Lest we forget, let us remind ourselves of the discussions we have had so far and the issues that have emerged. My contribution has been publication of ten books, creation of a blog www.kashambuzi.com, co-host of an English program on Radio Munansi, participation in debates through Uganda Observer newspaper, Ugandans at Heart Forum and as Secretary General and Chief Administrator of UDU. I have avoided discussing or writing about private lives or family matters of Ugandans I have referred to. Without understanding our history and political experience, we will continue to engage in misinformation and misinterpretation of developments. Uganda’s history and politics have been distorted to serve parochial interests and setting the record straight has created some of the controversies we have witnessed. Because the highlights cover discussions of a year and half, the article is therefore a bit longer than usual.
As we move forward we should be governed by reason and tolerance, not emotion and intolerance; equality, not superiority; merit, not favoritism as to religion, region, gender, age or ethnicity etc and civility and decorum, not abuse or threat. We must always remember that Uganda belongs to all of us. Not one single individual or a group of few individuals should be allowed to determine the country’s future trajectory. When one attempts, Ugandans must act boldly and swiftly and nip the effort in the bud. Here are the highlights.
There is consensus that the future of Uganda lies in education, yet very little is being done to fulfill the dream. Last week we talked about the negative impact of malnutrition on education. This time we are going to discuss the origin of modern education and how it has developed to the present.
Modern education was started by missionaries. Ugandans were provided with literary knowledge to be able to read the bible. In 1901, the Catholic chiefs in Buganda requested a revision in education to prepare children for a wider and changing world. Boarding schools were proposed. The first schools along these lines were started at Namilyango in 1901, Mengo High School in 1903, Gayaza High School in 1905, King’s College Budo in 1906 and Kisubi in 1906. They taught English grammar, reading, mathematics, geography, music and games. The majority of these schools were for sons and daughters of chiefs. Many children could not go to school because schools were not available or were expensive. Government financial support was very small.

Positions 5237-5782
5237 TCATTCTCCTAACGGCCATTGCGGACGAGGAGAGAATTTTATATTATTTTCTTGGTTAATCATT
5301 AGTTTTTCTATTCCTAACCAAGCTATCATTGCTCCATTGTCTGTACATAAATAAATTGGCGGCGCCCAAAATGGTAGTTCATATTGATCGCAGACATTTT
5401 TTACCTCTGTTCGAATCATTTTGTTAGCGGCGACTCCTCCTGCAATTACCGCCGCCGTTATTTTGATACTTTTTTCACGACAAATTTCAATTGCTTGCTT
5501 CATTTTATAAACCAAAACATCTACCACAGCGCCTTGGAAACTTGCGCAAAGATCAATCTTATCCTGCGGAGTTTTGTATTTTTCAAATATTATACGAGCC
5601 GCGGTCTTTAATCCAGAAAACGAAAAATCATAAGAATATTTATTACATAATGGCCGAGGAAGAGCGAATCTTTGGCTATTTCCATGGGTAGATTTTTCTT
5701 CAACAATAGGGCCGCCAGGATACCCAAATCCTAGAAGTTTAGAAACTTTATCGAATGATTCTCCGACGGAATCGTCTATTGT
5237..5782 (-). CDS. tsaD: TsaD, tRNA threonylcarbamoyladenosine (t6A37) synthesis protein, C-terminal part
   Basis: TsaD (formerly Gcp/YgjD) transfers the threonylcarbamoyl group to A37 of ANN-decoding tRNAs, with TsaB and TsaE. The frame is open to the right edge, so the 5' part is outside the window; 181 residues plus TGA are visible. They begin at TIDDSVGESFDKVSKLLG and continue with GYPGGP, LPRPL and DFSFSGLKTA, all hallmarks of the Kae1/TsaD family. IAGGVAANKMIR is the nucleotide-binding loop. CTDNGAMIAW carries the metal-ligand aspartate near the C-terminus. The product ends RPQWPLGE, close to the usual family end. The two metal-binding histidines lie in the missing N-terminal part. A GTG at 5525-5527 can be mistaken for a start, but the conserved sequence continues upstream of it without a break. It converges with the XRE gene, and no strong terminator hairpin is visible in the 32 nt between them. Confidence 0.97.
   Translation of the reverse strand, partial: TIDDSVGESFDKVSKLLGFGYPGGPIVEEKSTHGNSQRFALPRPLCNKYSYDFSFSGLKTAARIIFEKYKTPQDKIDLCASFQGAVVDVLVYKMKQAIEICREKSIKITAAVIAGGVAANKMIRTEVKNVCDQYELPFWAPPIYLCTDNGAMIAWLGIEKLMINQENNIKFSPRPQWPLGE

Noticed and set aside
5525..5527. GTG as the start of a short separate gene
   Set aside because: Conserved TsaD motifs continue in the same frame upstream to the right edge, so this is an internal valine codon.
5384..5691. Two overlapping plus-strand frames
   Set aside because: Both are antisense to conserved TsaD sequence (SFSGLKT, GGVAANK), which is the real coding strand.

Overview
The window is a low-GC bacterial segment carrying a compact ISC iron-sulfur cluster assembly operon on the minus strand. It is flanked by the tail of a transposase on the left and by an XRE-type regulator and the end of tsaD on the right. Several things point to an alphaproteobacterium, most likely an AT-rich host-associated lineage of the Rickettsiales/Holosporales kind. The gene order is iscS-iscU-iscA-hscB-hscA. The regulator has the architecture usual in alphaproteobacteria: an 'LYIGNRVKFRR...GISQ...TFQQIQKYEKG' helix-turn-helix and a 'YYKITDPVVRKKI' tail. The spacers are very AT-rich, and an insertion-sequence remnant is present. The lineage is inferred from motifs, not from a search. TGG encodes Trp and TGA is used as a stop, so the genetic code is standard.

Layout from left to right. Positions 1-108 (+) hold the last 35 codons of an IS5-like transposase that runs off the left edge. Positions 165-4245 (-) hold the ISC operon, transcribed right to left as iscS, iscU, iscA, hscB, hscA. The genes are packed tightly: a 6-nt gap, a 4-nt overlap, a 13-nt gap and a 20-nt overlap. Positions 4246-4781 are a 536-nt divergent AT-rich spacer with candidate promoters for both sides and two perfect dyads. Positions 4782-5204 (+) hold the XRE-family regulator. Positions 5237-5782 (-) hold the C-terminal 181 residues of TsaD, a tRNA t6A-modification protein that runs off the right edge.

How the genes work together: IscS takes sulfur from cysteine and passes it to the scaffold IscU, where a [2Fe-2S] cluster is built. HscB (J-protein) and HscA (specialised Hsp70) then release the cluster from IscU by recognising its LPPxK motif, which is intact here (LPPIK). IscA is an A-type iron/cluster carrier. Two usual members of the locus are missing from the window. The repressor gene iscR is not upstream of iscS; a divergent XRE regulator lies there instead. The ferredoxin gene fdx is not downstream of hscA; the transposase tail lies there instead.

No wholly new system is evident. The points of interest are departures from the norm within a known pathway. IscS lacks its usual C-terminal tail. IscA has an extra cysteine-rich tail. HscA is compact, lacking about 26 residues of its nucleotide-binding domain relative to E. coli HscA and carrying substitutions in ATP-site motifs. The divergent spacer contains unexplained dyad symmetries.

However government provided schools for Asians, Goans and white children as well as Makerere to teach mechanics and carpentry and a few centers for training medical workers. Girls were initially educated so that sons of chiefs could have enlightened wives.
1. The population debate has been with us for a very long time dating as far back as classical Greece and Rome. It has evolved overtime and now includes population explosion and implosion as well as women’s reproductive health and rights.
2. At the global level population dynamics is a function of changes in births and deaths. However, at the national level (e.g. Uganda) total population is a function of births – deaths + in-migrants – out-migrants.
3. The world population change has gone through three phases: the first phase occurred in the Neolithic Revolution caused by shifts from nomadic hunter/gatherer communities to crop production and animal domestication making more food available to feed more mouths in settled communities and reduced deaths; the second phase from the Industrial Revolution that started around 1750. Improved transport systems and cold storage facilities connected food surplus to deficit regions and public health including general hygiene, safe drinking water and sanitation that lowered mortality; the third phase began in the late 1950s and is characterized by medical and technological advances that too lowered death rate. Thus, all these phases from the first through the third have one thing in common: they saved lives and increased life expectancy. Thus, during these three phases the increase in population was not because couples were having more babies. It is because people were living longer due to a reduction in mortality.
The political and economic history of eastern DRC has become complex because of the gifts of nature. First, apart from diamonds in southern Kasai, all the known minerals lie in the eastern part of the country from Orientale in the north to Shaba in the south with Maniema, North and South Kivu in between. Second, most of the fertile land, abundant rainfall and good weather are found in the same area. Third, political developments in Rwanda’s history have caused many Banyarwanda to seek new homes including in eastern DRC. Fourth, natural or man-made disasters such as droughts have caused frequent food shortages forcing people out of Rwanda into neighboring countries. Fifth, Belgian policy to ease animal and human pressure in Rwanda and to recruit workers in plantations, mines and construction industries in eastern DRC led to movement of people and animals from Rwanda to DRC. Thus eastern DRC has acted like a magnet in attracting people looking for minerals, for jobs, for land, for shelter and for sustenance. The situation was particularly dramatic in 1959-61 when Batutsi left Rwanda en masse following the political disturbances leading up to independence in 1962, and the invasion of Rwanda by rebels in 1994 that drove millions of Bahutu out of Rwanda into eastern DRC. How have these movements of people and animals from Rwanda to eastern DRC contributed to the instability in the region? Let us start with Banyamulenge from western Rwanda to south Kivu.